Is the Internet Code of Practice a good idea?

Posted by Karen on Aug 1, 2012 12:00:00 AM
The topic of net neutrality has been hot in the press in recent years and more so in the past few; not only have there been legislations put in place to block illegal websites, such as pirate bay. But, last week saw the release of a new voluntary Open Internet Code of Practice (OICP); its presence is designed to tackle the concerns surrounding net neutrality. Members are to ensure that the internet is ‘full and open’. The code, however, has received a mixed response from UK ISP’s.

As well as the code requesting ISP’s to be more transparent with any restrictions, it also outlines commitments to stop the ISP’s from blocking any legal content or targeting any content from a specific provider. Consumers should be the beneficiary of this new code as the internet will hopefully remain more open. Although the code is voluntary multiple ISP’s, including BT, O2, TalkTalk and Sky (to name a few), have signed the code. However Virgin and Vodafone have yet to do so, with Virgin claiming the code is ‘too vague’ and Vodafone citing ‘impracticality’.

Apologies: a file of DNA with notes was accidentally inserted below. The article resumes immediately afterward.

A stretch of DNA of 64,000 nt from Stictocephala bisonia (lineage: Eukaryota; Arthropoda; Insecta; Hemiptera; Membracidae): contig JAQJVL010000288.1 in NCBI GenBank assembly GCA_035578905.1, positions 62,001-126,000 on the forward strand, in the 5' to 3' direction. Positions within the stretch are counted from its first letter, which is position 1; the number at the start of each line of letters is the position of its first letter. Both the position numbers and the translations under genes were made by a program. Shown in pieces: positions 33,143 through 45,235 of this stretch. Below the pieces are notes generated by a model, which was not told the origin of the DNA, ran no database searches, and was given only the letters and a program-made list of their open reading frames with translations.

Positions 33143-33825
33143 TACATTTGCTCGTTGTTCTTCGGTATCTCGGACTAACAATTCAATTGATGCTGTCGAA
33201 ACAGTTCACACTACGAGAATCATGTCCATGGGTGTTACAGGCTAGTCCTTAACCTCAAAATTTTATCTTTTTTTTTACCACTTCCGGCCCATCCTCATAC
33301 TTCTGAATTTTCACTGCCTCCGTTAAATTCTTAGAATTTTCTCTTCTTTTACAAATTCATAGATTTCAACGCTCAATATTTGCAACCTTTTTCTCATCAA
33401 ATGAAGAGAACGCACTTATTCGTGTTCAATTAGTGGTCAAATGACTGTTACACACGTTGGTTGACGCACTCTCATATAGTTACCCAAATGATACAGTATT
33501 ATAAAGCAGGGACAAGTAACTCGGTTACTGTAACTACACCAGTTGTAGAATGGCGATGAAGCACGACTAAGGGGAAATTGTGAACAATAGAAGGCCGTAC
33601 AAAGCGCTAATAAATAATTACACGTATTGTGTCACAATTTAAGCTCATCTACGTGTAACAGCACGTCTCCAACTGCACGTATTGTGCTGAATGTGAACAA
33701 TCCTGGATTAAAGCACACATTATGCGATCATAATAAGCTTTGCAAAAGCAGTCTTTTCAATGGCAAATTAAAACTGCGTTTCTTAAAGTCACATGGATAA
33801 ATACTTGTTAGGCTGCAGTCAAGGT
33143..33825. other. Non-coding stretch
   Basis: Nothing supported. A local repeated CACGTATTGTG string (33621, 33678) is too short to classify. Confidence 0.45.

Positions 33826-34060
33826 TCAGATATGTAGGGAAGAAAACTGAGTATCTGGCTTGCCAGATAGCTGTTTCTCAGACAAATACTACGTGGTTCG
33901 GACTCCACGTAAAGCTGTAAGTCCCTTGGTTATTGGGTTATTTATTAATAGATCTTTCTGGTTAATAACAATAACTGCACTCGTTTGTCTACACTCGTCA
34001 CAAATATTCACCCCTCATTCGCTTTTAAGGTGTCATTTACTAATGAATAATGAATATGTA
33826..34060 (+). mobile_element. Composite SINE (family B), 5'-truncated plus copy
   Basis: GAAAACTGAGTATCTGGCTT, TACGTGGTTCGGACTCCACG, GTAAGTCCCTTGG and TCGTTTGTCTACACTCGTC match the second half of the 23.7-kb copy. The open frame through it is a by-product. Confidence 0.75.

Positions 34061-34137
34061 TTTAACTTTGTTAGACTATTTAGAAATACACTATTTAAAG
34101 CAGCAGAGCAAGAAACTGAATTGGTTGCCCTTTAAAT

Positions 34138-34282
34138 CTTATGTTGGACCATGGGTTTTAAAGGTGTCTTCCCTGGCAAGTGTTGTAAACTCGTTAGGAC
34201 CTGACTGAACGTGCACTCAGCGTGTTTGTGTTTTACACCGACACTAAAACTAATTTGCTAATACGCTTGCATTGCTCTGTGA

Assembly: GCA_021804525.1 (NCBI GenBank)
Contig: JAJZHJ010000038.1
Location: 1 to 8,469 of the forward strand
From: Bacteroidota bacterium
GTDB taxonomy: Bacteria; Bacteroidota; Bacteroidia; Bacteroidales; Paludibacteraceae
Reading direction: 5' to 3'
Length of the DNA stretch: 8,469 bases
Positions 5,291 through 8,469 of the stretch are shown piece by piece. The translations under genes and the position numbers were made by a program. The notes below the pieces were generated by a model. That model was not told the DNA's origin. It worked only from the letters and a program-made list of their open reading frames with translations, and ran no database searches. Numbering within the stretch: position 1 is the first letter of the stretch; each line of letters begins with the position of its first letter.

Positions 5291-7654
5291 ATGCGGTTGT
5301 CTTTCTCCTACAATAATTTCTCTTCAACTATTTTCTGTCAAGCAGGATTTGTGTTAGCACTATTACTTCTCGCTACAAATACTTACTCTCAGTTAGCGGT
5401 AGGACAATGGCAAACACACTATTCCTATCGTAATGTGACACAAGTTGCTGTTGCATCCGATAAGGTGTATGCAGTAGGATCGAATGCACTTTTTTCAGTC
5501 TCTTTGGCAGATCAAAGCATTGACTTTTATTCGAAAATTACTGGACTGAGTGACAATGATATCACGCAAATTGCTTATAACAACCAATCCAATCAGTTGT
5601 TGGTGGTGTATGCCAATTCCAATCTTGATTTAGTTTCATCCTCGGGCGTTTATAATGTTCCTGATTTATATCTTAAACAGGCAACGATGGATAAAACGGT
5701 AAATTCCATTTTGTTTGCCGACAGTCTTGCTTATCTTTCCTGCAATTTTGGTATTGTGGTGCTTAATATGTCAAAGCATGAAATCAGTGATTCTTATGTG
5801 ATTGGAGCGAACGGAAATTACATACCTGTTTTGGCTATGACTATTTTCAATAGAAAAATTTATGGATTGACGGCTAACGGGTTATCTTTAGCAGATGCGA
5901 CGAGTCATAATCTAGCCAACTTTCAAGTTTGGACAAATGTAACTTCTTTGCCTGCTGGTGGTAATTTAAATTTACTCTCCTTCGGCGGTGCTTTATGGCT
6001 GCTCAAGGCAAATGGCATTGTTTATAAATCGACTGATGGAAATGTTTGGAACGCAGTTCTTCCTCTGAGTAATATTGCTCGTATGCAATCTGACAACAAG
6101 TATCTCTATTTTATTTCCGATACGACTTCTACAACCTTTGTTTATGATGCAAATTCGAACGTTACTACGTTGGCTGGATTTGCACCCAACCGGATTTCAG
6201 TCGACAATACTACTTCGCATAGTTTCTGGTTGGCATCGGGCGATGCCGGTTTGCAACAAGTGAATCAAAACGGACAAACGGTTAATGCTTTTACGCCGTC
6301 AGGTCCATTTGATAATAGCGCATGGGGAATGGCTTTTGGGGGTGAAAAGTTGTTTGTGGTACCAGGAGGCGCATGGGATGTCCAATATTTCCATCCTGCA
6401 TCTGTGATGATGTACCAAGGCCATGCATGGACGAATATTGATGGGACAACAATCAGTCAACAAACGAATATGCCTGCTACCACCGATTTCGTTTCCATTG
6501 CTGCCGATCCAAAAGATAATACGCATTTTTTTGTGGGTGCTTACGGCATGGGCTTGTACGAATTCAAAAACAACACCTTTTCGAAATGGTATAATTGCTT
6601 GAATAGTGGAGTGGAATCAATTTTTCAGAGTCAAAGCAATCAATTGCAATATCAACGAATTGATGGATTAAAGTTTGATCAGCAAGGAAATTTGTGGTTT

With more providers delivering content as well as connectivity there is a fear that services such as video, which is a high user of bandwidth, would be prioritised in different ways. This would mean a video service from one provider would look worse on a competing network than on its own. This obviously comes back to the issue of walled gardens and protecting the quality of a service, but with something as universal as internet connectivity any kind of restriction or interference needs to be disclosed prior to purchase.

There is no issue in ISPs putting these restrictions in place, as others will offer the alternative of not having them in place, but without full upfront disclosure customers will be unable to make an informed decision. Fluidata does no kind of traffic shaping or restriction for any of our customers, so luckily it’s not something we have to give too much thought to ourselves.
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